Brother of accused killer of Cherokee firefighter, wife also had troubled past

COBB COUNTY, Ga. — The brother of the suspect in the murder of a Cherokee County firefighter and his wife was no stranger to law enforcement prior to his death, when he was shot after stabbing an officer to death outside the Pentagon in August.

On Aug. 3, authorities said 27-year-old Austin William Lanz fatally ambushed officer George Gonzalez with a knife. The two men struggled for the knife and the officer’s gun before Lanz was shot and killed.

Officials don’t know why Lanz picked the Pentagon area for violence. Lanz had enlisted in the Marine Corps in October 2012 but was “administratively separated” less than a month later and never earned the title Marine, the Corps said.

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Lanz was arrested last April for a break-in at a neighbor’s home in Cobb County and drew police attention months earlier for a harassment campaign involving sexually explicit photos and messages, according to interviews and records obtained by The Associated Press.

He was recorded on video by the security system roaming the house for 13 minutes and turned on all the lights, which police said indicated that he’d been “searching through the residence for something or someone.” He left without taking anything, according to arrest reports and court filings.

Lanz was arrested and booked on charges of burglary and trespassing charges. When informed he was being charged, Lanz objected, saying, “but I didn’t take anything,” the arrest report said. He then made statements to a police officer about how planes had been flying over the neighborhood and tracking his cellphone.

While being processed at the county jail, Lanz, who was listed as 6 feet, 3 inches tall and roughly 190 pounds, is alleged to have attacked two sheriff’s deputies in the intake area without provocation, including one who sustained a chipped bone and torn ligament in her knee. After he was restrained, Lanz reportedly accused the officers of being “gay” for teaming up on him and asked to be uncuffed so he could fight them one-on-one.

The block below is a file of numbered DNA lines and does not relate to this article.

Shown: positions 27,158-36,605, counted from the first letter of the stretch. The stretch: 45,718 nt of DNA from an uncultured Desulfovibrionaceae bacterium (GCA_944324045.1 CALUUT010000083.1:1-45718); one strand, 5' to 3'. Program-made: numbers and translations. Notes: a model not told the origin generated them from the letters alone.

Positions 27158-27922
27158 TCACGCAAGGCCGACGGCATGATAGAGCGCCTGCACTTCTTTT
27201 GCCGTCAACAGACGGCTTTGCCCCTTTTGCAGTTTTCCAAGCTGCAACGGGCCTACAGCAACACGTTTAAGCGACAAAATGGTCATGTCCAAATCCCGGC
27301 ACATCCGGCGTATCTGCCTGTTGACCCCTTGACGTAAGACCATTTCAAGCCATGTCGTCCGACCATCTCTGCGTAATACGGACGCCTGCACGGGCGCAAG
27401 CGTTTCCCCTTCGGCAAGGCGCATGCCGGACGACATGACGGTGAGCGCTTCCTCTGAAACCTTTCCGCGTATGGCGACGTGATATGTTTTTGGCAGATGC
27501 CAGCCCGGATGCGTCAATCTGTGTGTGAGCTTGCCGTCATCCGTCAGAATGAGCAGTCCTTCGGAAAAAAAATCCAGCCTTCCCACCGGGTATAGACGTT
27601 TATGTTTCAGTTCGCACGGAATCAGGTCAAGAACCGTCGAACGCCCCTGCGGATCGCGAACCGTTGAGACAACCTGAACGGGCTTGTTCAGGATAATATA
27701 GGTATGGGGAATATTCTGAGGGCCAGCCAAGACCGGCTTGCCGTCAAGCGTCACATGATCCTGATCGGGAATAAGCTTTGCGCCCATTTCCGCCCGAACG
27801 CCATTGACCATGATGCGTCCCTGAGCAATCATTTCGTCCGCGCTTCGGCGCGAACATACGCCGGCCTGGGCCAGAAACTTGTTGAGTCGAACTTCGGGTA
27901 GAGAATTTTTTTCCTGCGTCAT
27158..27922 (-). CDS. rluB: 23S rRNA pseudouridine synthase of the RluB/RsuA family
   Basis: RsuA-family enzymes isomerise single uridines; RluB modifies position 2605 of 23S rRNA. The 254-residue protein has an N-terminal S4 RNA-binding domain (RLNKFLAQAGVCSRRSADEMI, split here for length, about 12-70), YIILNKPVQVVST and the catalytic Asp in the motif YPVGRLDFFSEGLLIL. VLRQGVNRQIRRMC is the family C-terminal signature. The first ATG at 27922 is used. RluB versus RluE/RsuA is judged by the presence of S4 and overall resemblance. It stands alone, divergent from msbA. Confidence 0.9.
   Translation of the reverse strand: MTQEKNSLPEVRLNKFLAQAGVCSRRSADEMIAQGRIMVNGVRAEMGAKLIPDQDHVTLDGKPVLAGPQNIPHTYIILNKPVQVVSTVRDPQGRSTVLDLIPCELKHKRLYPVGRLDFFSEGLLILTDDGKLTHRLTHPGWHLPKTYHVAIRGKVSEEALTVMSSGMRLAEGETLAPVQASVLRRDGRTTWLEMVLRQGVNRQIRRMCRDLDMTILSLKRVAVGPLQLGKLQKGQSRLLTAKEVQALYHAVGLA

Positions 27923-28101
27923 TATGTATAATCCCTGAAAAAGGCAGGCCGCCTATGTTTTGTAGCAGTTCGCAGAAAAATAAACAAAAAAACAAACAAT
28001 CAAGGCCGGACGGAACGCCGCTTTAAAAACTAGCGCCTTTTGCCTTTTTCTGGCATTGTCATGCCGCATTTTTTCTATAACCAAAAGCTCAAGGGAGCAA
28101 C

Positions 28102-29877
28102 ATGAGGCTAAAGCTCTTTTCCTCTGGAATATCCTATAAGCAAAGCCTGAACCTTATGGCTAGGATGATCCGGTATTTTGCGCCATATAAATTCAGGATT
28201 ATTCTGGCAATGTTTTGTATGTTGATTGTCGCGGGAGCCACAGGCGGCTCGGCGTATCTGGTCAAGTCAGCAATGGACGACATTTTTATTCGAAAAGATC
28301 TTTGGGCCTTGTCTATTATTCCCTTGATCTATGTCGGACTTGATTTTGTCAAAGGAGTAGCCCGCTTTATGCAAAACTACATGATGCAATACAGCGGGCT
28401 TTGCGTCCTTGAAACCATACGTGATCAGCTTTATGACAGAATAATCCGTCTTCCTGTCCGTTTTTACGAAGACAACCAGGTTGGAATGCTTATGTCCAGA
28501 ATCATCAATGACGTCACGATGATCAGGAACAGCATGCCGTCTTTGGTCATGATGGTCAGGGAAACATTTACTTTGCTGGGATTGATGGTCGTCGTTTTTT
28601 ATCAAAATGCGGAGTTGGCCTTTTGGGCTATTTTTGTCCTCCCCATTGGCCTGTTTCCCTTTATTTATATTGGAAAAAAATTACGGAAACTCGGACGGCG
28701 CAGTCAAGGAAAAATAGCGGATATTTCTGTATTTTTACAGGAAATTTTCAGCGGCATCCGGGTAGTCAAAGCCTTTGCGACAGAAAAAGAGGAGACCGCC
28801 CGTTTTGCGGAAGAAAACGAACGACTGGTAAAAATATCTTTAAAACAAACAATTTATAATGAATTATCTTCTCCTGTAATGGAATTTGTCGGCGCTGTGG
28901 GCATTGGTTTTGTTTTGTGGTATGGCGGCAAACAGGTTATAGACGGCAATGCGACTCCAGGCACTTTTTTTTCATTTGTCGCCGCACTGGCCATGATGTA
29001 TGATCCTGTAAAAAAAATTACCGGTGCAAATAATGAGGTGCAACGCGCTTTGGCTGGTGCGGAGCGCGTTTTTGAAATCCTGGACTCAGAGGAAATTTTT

A judge reduced his bond in May to $30,000 and released him, imposing some conditions, including that he not take illegal drugs, that he undergo a mental health evaluation and that he not possess a firearm. The charges against him are still listed as pending.

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A spokesperson for the Cobb County Sheriff’s Office confirmed that Lanz had been held at the agency’s detention center but referred all other questions to the FBI.

“I wish there was a better way to address those mental health issues that people have,” said Phillip Brent, who shared a backyard fence with Lanz and describes repeated harassment directed at himself and his then-fiancee. “It feels like it was just a clear failure of our system to help someone out who needed that help.”

An attorney who represented Lanz in the Georgia cases didn’t immediately respond to messages seeking comment. Messages left with family members at Lanz’s home in Acworth were not immediately returned.

The April break-in was the culmination of a lengthy harassment campaign that involved sexually explicit and “vaguely threatening” messages that Lanz was caught on surveillance camera slipping into the mailbox of the neighboring home where Brent and his then-fiancee lived, Brent said.

The harassment briefly stopped after the police, presented with the video footage, confronted Lanz with a warning, Brent said.

But it later resumed, including in the form of a massive cardboard sign that was duct-taped on Brent’s front door and said, cryptically, on one side: “I’m done wondering for real” and “Wut is the point of that” on the other.

By the time of the break-in, Brent said, he was so unnerved that he was sleeping at his sister’s house. On April 24, around 4 a.m., he was alerted that the alarm company had reported a break-in at his home. He pulled up the surveillance system video camera on his phone, “and I was like, oh, it’s Austin.”

He said Lanz broke in through the back door with a sledgehammer, opened all the blinds and rummaged through his bed. Though it is not mentioned in the police report, Lanz was also carrying a handgun, Brent said.

“It was terrifying,” he said.

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Brent and his former fiancee, Eliza Wells, said they were frustrated with the criminal justice system, which they say failed to initially treat the harassment claims with appropriate seriousness and then permitted him to be out on bond.

Brent said he recently learned from a prosecutor that Lanz’s lawyer was seeking a bond modification that would permit Lanz to travel to the Washington, D.C., area to work with his father, who did not return messages seeking comment.

“It just causes me to wonder what could have been done differently to help Austin mentally and give him the actual tools and resources if he needed, instead of just letting him out on bail and allowing him to travel out of state, and that sort of stuff,” Wells said.

Information from the Associated Press was used in this report